PITTSBURG PLANT BURNED
Specially Written for FIRE AND WATER ENGINEERING.
Another big fire visited Pittsburg last week when the two-story ironclad plant of the BairdSimonds Manufacturing company, built of wood sheathed in corrugated iron, was burned. It occupied one full block and was divided by a 15-ft. alley. It was one of the oldest there and had been erected about twenty-five years. It was bounded by Liberty avenue, opposite the freightshed of the Pennsylvania depot, Penn avenue, and Twenty-fifth and Twenty-sixth streets. The fire broke out from some unknown cause near the centre of the building and, when the lire department arrived, was burning furiously. In answer to the three alarms, seven engines of various makes were attached to the twenty-four double and single 6-in. hydrants that were available and distant from about 150 to 300 ft. from each other. One hydrant stream was thrown and fourteen from the engines, the whole fifteen being continuously in operation till some time after the flames were under control. About 1.4.000 ft. of Eureka hose were used, of which three lengths burst, the nozzles used being ordinary 1 -in. and 154-in. The average water-pressure was 80 lbs., and the gravity supply was sufficient to furnish good hydrant and engine streams. The street in front of the building was not more than 40 ft. in width, and for quite an hour the flames threatened to spread across it and on all four sides to the big and inflammable buildings adjoining. The wind changed from a light, to a high east wind and, in spite of all the firemen could do, fanned the flames eastwards and threatened everything as far as the Allegheny railway tracks and Twenty-eighth street. They bridged Liberty avenue, and for a considerable time the Pennsylvania freight station was in danger. Employes of the railway, however, kept a dozen streams constantly playing upon it; but. notwithstanding all their endeavors, names several times appeared on the roof of the buildings. On the Twentyfifth street side, opposite the Baird place was the extensive plant of the Pittsburg Screw and Bolt company, a huge structure of such an inflammable nature, with its oil-soaked floors an ’ beams, which it seemed no earthly power could save. The firemen accomplished the task, however, and saved it. as they did the tenement houses on the Spring alley side and in Penn avenue, within two blocks on each side of the fire and farther, as a saloon four blocks away caught from the sparks carried to its roof by the wind. Garden hose and bucket brigades did good service and extinguished every incioient fire that broke in these tenement blocks. The fire was the hottest the department had fought in years. The wooden part of the structure inside was soaked with oil and grease, and so full, besides, of combustible material that the flames burned high and fierce. The firemen attacked them from all sides. ‘The high wall along Liberty avenue was at first utilised to advantage; but the flames drove the men off. The pattern shop at the corner of Liberty avenue and Twenty-fifth street soon got ablaze and the flames burst through its roof and sides, which bulged dangerously out. In Spring alley the men had a hard battle to fight, with the flames roaring round them on all sides and above their heads. Inside the firemen were in danger from the falling rafters and iron-clad sheathing, and on the Twentyfifth street side a company, with hose stretched from Twenty-fourth street, protected the engine crew stationed directly in front of the burning building, which finally collapsed on the Twentyfifth street side, the whole west wall coming down with a run. The ladders were thrown to the ground; but the men simply moved off and fought the flames from another point, although at times they were obliged to hold the hose directly up and throw a vertical stream so that the water might fall on them and cool them off. The horses of truck E directly in front of the Liberty avenue side became more than uneasy under the severe scorching they were receiving. Spahr, the driver, could not turn back or round. All he could do was to make a dash through the block of flames that spanned Liberty avenue. lie breasted it and got through, but was badly scorched. At Twenty-sixth street is a splendid new building, the May-Stern company’s furniture warehouse. Its fate seemed sealed; but Chief Coates so distributed his men with their hose, that it escaped with a slightly scorched roof. Chief M. S. Humphreys was everywhere, and thanks to his skilful disposition of his forces, the intelligence of his subordinate officers, and the efficiency and good discipline of his men he got the fire under control within two hours— the busiest hours of the afternoon—and saved orte third of the building. He and his men were highly complimented for their good work by all the business people in this busiest centre. The loss was about $70,000—though others put it at nearly three times that amount. The insurance was $75,000.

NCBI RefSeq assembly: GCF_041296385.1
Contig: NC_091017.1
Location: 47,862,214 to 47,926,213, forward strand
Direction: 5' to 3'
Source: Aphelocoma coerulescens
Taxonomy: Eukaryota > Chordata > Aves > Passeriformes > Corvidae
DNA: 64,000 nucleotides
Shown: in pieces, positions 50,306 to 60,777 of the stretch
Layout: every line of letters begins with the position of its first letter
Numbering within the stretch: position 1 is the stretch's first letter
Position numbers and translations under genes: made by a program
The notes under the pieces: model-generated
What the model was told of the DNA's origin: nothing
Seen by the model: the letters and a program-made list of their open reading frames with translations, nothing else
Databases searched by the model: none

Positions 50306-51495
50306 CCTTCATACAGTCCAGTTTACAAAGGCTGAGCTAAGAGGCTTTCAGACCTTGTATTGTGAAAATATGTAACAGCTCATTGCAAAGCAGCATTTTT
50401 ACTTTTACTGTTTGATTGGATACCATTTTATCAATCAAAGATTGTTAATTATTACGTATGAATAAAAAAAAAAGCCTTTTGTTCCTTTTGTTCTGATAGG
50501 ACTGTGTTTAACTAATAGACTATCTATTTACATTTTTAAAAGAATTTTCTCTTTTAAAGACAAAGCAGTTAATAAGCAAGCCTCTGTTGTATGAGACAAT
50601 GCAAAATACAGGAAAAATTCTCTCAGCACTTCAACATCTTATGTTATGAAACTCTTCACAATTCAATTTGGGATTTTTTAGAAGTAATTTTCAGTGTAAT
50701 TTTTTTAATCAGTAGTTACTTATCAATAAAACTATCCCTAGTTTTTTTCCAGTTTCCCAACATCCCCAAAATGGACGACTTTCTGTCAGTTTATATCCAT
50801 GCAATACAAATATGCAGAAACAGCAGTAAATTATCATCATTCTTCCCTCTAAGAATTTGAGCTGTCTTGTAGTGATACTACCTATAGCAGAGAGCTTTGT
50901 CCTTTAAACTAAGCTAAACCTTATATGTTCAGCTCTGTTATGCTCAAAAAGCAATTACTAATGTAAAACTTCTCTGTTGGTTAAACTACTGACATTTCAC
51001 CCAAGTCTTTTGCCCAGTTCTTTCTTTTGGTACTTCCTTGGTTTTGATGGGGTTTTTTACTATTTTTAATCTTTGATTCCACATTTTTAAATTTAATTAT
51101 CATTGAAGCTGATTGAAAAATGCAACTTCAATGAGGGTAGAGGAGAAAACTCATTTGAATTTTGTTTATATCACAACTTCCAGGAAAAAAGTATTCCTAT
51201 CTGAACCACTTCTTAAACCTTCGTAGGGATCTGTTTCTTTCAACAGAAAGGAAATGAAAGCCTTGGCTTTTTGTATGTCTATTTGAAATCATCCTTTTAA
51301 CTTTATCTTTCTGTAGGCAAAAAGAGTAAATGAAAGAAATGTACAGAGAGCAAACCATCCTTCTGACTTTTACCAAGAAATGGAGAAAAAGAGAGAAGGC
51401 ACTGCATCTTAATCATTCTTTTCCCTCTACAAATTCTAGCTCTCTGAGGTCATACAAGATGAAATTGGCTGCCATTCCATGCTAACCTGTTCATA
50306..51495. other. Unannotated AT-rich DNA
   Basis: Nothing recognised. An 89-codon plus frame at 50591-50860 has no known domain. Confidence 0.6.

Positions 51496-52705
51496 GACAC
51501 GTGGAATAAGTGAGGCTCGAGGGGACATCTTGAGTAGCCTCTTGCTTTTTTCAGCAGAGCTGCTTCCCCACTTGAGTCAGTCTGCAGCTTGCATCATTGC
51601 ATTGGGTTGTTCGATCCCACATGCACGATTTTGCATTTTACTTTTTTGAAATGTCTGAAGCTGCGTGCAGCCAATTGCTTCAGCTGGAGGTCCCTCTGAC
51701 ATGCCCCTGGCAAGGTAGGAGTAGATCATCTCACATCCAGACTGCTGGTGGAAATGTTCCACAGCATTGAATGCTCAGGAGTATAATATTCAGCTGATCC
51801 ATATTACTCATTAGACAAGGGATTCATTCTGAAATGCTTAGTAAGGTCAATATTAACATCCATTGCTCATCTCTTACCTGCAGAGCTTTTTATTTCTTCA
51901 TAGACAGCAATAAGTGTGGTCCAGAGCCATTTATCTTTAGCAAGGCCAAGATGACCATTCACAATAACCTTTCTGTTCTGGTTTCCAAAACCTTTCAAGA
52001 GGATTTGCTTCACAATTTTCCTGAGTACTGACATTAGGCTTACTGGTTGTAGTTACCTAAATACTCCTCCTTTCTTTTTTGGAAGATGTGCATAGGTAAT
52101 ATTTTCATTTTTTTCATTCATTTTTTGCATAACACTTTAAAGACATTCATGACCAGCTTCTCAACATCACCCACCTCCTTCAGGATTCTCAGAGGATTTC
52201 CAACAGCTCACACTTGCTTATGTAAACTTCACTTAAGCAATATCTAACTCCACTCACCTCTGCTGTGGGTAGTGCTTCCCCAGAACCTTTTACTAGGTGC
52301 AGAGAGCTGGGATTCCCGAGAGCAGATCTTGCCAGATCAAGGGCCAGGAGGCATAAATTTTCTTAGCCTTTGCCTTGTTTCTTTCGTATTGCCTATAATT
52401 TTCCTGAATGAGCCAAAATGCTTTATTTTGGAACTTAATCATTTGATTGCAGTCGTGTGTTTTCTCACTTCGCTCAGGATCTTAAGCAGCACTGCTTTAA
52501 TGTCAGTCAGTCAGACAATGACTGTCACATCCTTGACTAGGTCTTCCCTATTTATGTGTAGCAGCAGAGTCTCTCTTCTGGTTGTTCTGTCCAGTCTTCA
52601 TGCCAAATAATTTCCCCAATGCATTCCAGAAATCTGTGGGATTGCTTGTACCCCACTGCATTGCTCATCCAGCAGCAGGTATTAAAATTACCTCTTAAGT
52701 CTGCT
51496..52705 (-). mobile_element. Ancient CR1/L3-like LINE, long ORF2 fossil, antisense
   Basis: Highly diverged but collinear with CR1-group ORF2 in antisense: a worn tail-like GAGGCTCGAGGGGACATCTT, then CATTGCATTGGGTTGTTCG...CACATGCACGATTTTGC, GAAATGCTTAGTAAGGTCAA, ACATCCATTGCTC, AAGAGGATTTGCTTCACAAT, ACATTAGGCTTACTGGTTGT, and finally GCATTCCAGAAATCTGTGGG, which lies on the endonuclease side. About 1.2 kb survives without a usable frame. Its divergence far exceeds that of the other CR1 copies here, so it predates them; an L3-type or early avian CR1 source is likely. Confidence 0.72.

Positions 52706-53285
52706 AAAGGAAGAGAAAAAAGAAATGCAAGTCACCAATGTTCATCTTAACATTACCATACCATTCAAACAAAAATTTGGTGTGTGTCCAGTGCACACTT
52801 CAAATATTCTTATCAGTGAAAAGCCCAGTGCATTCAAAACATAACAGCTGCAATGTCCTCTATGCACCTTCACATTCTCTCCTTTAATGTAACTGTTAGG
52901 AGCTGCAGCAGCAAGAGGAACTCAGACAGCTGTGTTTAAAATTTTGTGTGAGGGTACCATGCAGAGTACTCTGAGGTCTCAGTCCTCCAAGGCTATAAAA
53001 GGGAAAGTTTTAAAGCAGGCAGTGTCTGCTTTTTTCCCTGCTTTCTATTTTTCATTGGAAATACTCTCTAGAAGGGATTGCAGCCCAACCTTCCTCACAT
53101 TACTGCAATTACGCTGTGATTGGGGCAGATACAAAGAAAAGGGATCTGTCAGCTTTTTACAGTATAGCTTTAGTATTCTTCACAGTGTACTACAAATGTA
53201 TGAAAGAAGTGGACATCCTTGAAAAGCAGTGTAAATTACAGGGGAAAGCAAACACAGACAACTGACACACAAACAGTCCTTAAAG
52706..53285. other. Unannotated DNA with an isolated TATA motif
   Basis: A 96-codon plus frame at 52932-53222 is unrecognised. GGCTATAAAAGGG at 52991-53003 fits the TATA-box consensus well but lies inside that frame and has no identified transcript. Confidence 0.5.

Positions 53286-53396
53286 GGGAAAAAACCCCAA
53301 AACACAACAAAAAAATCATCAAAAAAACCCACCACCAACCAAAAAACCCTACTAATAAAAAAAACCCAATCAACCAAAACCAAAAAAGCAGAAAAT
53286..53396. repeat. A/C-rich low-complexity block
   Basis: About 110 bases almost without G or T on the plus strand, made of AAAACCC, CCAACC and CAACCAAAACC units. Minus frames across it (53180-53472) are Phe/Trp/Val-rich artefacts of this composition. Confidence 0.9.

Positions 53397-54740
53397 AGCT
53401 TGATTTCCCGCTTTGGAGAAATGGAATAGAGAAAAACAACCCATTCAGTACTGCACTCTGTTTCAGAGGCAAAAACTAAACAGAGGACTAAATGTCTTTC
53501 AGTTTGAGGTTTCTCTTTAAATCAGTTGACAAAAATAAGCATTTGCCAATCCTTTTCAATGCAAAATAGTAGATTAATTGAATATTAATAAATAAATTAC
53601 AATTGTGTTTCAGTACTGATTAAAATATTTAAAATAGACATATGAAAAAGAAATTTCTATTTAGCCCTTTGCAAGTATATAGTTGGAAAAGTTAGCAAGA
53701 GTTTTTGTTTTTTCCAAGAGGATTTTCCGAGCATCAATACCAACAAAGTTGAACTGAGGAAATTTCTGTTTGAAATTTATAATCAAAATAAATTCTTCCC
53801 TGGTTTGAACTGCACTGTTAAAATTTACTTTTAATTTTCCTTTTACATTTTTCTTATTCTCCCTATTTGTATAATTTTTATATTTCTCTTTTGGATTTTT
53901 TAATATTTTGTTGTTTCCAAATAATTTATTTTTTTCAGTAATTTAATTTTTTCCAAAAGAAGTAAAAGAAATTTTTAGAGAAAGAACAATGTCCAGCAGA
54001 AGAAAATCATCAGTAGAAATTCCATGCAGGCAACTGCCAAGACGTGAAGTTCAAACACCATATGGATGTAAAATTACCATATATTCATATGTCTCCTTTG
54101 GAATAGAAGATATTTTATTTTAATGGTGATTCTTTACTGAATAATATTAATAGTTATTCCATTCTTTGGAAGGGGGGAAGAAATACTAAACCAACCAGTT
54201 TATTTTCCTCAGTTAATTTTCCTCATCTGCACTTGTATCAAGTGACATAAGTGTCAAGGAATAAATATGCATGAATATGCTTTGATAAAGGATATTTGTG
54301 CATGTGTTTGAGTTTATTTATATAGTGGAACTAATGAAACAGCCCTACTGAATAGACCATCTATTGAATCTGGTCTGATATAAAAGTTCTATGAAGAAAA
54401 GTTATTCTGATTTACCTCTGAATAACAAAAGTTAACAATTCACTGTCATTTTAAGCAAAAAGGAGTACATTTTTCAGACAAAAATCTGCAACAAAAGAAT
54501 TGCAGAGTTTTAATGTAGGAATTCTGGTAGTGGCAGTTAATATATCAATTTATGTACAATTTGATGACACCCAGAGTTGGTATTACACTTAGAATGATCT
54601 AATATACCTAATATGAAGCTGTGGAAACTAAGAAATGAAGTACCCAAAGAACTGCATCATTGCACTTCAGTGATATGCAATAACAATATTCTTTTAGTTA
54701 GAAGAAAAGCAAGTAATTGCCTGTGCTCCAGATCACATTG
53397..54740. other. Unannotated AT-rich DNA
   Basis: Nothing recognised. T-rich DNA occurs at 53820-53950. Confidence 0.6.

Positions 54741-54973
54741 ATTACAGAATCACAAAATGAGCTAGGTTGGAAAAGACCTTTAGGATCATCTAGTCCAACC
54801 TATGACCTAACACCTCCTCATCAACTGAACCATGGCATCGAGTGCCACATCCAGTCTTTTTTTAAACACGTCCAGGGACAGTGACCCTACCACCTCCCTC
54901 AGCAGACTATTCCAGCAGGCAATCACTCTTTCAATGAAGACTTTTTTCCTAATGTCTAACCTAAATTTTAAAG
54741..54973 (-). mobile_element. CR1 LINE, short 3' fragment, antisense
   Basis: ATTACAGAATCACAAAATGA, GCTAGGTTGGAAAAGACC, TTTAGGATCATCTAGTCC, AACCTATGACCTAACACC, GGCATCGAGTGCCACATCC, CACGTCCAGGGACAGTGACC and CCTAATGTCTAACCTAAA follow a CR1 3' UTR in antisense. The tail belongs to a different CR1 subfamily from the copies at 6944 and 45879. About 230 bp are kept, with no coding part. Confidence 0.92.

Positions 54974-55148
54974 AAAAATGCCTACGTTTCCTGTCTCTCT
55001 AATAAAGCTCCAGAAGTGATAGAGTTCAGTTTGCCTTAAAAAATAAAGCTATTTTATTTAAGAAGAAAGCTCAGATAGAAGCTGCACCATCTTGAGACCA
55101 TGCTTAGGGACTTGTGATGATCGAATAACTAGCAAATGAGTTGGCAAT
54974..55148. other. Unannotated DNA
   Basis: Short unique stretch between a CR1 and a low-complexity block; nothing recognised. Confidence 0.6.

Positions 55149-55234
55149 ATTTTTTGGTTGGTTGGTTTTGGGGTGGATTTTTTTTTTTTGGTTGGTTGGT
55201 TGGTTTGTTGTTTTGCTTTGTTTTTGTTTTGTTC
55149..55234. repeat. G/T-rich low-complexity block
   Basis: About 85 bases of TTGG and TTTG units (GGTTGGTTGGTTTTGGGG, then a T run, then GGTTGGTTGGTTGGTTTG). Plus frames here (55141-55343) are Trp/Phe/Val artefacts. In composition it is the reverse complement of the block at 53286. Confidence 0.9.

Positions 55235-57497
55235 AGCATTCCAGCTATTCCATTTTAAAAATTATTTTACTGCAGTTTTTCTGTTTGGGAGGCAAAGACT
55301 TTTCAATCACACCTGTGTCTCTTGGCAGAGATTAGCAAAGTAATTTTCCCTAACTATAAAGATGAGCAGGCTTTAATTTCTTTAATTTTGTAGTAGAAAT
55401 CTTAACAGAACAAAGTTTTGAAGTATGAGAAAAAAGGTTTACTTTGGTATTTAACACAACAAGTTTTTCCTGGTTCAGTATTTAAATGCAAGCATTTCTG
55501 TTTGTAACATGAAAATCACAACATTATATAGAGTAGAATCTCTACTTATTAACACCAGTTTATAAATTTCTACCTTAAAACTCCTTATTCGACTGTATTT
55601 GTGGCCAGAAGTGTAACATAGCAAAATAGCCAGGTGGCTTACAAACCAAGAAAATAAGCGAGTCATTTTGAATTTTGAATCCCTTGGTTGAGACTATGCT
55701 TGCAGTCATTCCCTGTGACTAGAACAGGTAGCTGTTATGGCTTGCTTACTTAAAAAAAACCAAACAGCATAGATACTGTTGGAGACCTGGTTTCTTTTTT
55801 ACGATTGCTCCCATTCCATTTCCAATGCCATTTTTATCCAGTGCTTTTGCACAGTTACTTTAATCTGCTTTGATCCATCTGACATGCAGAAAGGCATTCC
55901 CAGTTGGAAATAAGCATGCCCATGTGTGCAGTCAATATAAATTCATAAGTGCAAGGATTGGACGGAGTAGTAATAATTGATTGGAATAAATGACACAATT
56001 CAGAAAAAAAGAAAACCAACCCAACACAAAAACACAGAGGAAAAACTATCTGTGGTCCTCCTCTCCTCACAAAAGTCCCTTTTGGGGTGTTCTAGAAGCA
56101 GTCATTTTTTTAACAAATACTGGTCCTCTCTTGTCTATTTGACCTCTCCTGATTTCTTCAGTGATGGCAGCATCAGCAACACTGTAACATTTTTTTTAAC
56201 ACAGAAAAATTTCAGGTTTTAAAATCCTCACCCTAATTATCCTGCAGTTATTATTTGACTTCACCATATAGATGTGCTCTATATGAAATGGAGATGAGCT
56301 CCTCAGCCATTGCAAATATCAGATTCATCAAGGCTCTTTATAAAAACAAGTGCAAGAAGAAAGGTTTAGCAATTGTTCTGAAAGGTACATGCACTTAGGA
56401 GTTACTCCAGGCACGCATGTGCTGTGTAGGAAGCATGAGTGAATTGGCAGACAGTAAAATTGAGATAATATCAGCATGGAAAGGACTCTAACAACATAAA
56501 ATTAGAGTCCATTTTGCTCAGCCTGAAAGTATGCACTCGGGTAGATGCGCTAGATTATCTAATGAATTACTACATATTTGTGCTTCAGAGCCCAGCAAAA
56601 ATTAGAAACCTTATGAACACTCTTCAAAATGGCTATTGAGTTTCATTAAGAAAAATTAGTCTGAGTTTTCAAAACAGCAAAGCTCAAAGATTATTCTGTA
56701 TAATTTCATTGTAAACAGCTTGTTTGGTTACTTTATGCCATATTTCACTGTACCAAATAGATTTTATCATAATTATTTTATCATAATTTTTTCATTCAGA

Abilene. Tex., has taken over the $85,000 local waterworks plant.